Eurban - Regent's Park Open Air Theatre

Project Details

Project - Regent's Park Open Air Theatre 

Sector - Commercial

Technology - CLT

Company - Eurban

Project Overview

A solid timber extension for Regent's Park Open Air Theatre, used cross laminated timber (CLT) to provide a new building providing rehearsal, catering and administration space.

In 2018, Reed Watts Architects, brought Eurban on board to deliver a new two-storey building located on a sensitive site in a Royal Park and Conservation area. To secure planning permission for a building in this context it was necessary for the architects to steer the project through an extensive consultation process with Westminster Council, the Royal Parks and other stakeholders.

The specification of solid timber as the superstructure was a key part of the success of the design. CLT was specified not only for its environmental credentials, its aesthetic potential and its light weight, but also for its speed of assembly. Reed Watts Architects designed this project with the intention to use CLT for the superstructure from the outset. Price and Myers engineers provided the initial engineering advice for the solid timber superstructure up to RIBA stage 3 and Eurban were brought on board to be part of the design team taking on the design, supply and installation of the project from RIBA stages 3/4 to 5. For the main contractor, GPF Lewis ,this was the first project in CLT so Eurban were able to provide the assurances they required for this significant element of the build.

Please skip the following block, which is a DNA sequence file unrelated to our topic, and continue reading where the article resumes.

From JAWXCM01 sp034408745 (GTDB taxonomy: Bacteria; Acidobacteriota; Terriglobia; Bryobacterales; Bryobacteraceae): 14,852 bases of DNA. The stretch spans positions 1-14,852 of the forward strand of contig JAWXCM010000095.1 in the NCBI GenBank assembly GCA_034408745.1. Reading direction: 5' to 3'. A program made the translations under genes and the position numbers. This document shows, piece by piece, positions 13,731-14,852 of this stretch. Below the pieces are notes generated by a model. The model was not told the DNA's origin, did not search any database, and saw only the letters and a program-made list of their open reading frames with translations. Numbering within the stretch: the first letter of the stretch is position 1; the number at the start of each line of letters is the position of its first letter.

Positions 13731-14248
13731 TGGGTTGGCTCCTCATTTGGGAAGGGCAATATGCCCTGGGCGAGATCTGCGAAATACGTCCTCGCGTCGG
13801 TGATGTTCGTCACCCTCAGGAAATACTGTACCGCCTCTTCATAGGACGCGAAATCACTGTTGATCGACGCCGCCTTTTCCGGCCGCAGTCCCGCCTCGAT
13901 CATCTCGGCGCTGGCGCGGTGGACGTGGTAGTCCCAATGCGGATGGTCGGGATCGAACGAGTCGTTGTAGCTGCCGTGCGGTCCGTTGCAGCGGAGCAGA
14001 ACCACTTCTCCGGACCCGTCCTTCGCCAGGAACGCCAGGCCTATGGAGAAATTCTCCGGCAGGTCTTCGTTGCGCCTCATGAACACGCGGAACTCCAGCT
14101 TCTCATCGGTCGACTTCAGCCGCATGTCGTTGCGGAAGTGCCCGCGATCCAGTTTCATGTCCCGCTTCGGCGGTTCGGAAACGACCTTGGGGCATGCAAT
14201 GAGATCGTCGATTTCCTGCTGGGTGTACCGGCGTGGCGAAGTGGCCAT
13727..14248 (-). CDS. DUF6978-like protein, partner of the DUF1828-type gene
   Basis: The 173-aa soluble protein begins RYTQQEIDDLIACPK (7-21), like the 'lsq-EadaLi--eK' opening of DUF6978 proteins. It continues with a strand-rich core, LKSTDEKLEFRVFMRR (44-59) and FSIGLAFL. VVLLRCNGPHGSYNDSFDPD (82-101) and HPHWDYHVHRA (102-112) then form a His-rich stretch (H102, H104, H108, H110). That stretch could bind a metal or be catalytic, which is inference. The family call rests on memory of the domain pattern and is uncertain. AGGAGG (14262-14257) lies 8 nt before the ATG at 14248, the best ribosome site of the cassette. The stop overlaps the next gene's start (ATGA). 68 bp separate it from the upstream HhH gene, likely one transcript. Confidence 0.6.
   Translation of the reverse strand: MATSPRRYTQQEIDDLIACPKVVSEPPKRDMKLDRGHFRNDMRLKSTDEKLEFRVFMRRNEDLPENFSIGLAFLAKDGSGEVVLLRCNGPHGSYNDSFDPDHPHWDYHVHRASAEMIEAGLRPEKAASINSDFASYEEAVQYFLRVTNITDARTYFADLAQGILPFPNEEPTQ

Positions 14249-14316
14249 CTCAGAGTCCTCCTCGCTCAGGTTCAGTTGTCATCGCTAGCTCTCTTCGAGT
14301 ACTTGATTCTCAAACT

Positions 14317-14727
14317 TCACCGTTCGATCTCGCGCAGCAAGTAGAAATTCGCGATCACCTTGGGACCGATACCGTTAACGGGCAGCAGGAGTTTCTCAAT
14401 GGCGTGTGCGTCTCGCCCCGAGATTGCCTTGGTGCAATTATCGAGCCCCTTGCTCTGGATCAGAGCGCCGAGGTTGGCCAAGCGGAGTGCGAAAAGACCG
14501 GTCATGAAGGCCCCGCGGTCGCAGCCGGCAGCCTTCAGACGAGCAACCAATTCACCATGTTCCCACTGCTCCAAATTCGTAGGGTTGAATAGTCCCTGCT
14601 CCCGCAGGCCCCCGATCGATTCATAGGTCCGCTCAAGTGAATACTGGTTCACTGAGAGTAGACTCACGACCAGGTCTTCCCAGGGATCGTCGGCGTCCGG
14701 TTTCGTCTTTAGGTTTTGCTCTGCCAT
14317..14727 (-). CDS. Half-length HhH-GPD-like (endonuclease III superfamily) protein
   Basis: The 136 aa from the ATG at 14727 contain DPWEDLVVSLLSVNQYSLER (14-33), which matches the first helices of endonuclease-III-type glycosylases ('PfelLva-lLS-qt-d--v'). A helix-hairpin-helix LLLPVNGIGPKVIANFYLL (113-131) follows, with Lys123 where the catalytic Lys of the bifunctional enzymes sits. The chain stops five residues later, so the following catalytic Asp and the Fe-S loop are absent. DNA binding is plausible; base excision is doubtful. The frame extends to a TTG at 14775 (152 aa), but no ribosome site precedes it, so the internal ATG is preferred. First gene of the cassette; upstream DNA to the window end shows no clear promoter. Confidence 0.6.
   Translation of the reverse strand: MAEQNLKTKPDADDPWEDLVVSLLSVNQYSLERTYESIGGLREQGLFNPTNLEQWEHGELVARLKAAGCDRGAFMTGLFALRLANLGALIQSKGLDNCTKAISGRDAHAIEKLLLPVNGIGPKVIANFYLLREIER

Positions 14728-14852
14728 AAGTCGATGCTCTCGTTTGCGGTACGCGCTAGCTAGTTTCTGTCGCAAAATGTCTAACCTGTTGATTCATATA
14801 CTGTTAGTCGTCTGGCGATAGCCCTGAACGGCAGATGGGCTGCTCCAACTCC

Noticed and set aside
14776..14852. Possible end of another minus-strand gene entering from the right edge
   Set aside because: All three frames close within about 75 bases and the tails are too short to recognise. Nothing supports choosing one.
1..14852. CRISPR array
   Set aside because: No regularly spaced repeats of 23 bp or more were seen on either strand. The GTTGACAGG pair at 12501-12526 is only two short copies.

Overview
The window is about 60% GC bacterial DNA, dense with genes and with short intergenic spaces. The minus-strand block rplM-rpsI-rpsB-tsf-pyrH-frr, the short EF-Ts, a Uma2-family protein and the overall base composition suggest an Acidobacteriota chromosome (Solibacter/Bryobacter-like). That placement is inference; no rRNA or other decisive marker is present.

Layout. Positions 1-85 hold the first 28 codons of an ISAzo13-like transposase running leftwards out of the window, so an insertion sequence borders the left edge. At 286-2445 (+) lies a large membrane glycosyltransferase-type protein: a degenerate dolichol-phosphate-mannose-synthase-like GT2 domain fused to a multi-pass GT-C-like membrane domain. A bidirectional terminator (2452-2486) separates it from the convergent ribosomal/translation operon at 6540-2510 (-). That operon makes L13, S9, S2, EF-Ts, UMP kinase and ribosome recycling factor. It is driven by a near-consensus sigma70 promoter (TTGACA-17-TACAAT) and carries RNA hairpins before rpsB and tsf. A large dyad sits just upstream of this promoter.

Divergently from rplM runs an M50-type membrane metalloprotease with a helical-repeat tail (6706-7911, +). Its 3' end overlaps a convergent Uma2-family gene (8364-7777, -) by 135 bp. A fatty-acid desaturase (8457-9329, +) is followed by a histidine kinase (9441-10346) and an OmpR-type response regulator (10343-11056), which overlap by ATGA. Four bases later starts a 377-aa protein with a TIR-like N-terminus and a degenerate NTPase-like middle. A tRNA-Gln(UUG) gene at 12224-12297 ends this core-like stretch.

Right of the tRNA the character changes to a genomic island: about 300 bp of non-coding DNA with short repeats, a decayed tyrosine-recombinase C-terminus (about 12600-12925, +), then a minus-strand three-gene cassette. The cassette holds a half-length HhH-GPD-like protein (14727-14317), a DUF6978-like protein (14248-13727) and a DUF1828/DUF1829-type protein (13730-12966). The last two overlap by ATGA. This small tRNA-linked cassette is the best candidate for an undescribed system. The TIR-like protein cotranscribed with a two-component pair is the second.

For this building the CLT was manufactured in Austria by Stora Enso using spruce grown in sustainably managed forests. The glulam was manufactured by Pabst in a factory located close to Stora Enso in Austria. All the material is PEFC-certified and a total of 130m3 of solid timber was used in the walls, floors and roof of the building. It takes only seven minutes for this volume of timber to be replenished by the sustainably managed Austrian forests. 95 tonnes of CO2 was removed from the atmosphere when the trees were growing and will be stored in the structure over its lifetime.

Eurban used advanced BIM processes to deliver the building, even though there was no BIM execution plan within the brief of this project, but Eurban produced a 3D model to quantify and design the structure. This is an essential part of Eurban’s design process. After an intensive iterative drawing approvals process between Eurban and the architects, the GA plans, sections and elevations are ‘signed off’ for fabrication.  At this stage Eurban are in close communication with the factories and a CAD/CAM model compatible with the CNC machines is sent to them for interpretation and another series of cross checks of CAD files and information is embarked upon. This process is a prime example of design for manufacture and assembly (DfMA) in action.

For the duration of the assembly of the solid timber structure a crane was used to offload and distribute the materials around the site. CLT and glulam were offloaded directly from the articulated lorries into position and just-in-time delivery is one of the selling points of this type of construction.

With fewer deliveries coming to site there is improved safety at the site access, as well as reduced pollution in the surrounding roads which is another key benefit of this ‘offsite’ method of construction.  High profile projects located in central London such as this prove how successful the use of CLT and offsite manufacture can be and are landmark examples of the benefits of designing and building solid timber structures.

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